Ernie McAfee, California Siata distributor, entered a Siata 208S, a 1,750-lb sports racer powered by a 1996cc overhead valve Fiat V-8 sleeved back to 1600cc and running in a lightened, 1,600-lb chassis through a five-speed transmission. Fifteen drivers would be vying for a 30,000-peso ($3,866) first prize from the class purse of 68,000 pesos (a fairly menor amount for the menor category).
Survival of the fittest
On the opening leg, Hans Herrmann squeaked out a 25-second win over veteran Karl Kling. Hans Hartmann’s Borgward trailed Kling by nearly 10 minutes in third. Failing to reach Oaxaca in the allowable six-hour time limit for the 329 miles were Jacques Peron’s OSCA, Adolph Brudes’ Borgward and perennial “did not finish” Jacqueline Evans de Lopez. Only the strong could survive leg one of the Pan-Am.
On leg two, however, the best-laid plans of Herrmann and Kling crumbled. Herrmann experienced steering failure and slid his Porsche into a mountain face to avoid plunging off the road. Kling suffered a failure of the right half-axle. That left only Manfredo Lippman in a 356S to carry the colors against the privateers.
Porsche racing director Fritz Huschke von Hanstein put the house mechanics at the disposal of Lippman’s team. McAfee retired the Siata after an accident. The entire class was down to seven cars: six Porsches and a Borgward.
Jaraslov Juhan won leg two, four minutes up on Hartmann in his Borgward, but the overall pace had fallen. Then the two Spyders’ hard-charging drivers went out. Hartmann was keeping Juhan—his only competition at this point—in sight, but the German driver was smart enough to know that a lot could happen before this race was over.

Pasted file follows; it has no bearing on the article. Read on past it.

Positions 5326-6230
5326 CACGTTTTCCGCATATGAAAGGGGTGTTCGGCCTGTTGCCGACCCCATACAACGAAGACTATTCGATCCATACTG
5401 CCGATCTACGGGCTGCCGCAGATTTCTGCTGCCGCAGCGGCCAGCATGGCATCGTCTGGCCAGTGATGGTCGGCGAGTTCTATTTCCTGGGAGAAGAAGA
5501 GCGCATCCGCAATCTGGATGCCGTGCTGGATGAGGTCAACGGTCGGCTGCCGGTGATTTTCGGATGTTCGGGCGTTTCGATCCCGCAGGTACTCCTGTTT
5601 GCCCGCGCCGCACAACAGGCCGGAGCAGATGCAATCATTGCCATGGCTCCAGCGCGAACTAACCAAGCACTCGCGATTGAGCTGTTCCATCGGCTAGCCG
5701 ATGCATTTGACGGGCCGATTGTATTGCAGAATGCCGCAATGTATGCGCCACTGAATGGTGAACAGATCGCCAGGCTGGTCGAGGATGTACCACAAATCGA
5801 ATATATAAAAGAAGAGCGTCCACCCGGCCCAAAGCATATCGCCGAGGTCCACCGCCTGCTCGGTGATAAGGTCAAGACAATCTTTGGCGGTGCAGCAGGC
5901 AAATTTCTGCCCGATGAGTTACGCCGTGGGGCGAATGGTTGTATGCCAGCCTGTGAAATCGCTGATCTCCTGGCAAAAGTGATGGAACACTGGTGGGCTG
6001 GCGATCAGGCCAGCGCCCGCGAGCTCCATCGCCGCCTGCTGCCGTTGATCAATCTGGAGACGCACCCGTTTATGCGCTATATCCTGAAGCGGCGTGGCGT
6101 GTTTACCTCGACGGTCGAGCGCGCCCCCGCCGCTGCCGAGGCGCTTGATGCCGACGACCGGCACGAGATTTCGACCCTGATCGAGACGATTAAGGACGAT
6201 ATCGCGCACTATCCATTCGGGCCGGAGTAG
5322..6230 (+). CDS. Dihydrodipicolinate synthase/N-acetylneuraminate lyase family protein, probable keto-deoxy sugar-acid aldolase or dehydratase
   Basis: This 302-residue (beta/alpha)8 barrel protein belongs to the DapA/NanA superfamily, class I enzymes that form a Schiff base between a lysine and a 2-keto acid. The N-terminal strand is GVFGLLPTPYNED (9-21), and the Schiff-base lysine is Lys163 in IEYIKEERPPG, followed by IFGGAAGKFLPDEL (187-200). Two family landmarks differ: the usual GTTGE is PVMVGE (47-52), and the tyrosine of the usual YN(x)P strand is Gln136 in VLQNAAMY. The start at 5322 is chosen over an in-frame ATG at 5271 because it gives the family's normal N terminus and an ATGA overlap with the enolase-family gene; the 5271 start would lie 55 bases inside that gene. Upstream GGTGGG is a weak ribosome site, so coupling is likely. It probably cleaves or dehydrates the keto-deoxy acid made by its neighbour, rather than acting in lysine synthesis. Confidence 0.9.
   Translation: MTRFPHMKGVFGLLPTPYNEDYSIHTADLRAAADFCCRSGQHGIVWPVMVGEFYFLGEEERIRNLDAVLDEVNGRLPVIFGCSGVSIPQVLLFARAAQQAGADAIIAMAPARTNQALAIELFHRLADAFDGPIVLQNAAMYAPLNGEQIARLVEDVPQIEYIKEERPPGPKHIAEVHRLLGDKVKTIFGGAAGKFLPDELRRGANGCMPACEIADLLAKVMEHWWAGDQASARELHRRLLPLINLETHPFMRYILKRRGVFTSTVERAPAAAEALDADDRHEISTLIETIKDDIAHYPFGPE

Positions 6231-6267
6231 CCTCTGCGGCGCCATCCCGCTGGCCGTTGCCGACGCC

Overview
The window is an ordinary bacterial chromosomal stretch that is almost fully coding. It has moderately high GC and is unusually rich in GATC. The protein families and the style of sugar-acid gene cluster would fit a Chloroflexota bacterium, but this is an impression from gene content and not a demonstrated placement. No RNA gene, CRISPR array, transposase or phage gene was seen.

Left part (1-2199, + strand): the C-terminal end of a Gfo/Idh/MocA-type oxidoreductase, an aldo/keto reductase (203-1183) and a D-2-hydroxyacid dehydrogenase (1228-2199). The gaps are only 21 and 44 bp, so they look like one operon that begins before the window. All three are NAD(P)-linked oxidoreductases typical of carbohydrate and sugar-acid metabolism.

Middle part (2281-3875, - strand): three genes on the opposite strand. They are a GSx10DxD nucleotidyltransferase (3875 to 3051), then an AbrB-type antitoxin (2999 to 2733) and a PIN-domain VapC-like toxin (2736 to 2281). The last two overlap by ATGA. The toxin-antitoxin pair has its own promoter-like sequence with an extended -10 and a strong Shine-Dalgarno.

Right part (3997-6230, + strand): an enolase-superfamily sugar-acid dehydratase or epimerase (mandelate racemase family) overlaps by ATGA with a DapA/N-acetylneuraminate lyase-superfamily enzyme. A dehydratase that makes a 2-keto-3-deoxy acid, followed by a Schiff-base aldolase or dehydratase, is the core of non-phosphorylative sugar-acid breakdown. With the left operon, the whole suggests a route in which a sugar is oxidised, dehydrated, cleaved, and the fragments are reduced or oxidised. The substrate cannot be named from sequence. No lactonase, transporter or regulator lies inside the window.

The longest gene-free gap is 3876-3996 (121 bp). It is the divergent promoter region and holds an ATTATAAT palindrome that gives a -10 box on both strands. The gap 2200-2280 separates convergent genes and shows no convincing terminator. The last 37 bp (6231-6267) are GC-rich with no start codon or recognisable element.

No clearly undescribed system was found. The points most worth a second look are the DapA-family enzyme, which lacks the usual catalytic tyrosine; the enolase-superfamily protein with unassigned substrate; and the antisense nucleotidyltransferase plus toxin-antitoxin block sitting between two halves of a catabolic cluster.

The tortuous run to Mexico City should have been easy for the Porsches, but Juhan finished first, in just under an hour, further off the pace than before. Hartmann once again shadowed him in second, with Guillermo Suhr, Fernando Segura, Jose Herrarte and Salvador Lopez Chavez trailing. Juhan now led the small sports race by slightly more than one and a half minutes, with the third-place car already nearly an hour behind.
Juhan and Hartmann led leg four into Leon. On leg five, the highway was flatter and the Borgward driver became bolder, beating Juhan to Durango by a minute and 10 seconds, closing to within a few ticks of the clock from taking over the lead. Herrarte, Segura, Lippman and Chavez followed.
On leg six, Hartmann began to push, averaging 90 mph and finishing nearly five minutes ahead of Juhan’s Porsche, which had fuel system problems. Hartmann finally took the lead, Chavez’ Porsche expired, and that left just five.
From Parral to Chihuahua, the Borgward picked up an amazing 19 minutes over Juhan’s Porsche, averaging 106 mph. Hartmann was totally in command and had the momentum to run a record-breaking last leg, to smash the Porsche opposition once and for all.
He was roaring along in great style, bent on being the first of the small sports racers to Juarez, when the Borgward faltered, and its engine began running poorly. Hartmann stopped and changed the spark plugs, but the trouble persisted. Running on three cylinders, he proceeded at reduced speed, knowing he had built up more than enough time to win. When he arrived at the finish line, third behind two Porsches, he knew his accumulated time would place him nearly one and three-quarters hours ahead. But the maximum allowable time for the 222-mile leg had been set at three hours; he had finished seven seconds over the limit and was disqualified.
A broken distributor drive put Juhan’s Porsche out; he’d been carrying a spare gear in his pocket for several days but decided to throw it away the morning of the last leg. Lippmann also had a breakdown, so that left just two cars running at the finish: Herrarte’s 550 and Segura’s 356S, class winner and runner-up. The winner’s overall time was 23 hours, 43 minutes.
Herrarte, a Guatemalan coffee grower and amateur road racer who almost gave up the race in Mexico City because of exhaustion, took top money of 30,000 pesos. Segura, an Argentinean architect living in Houston, netted 20,000 pesos for second.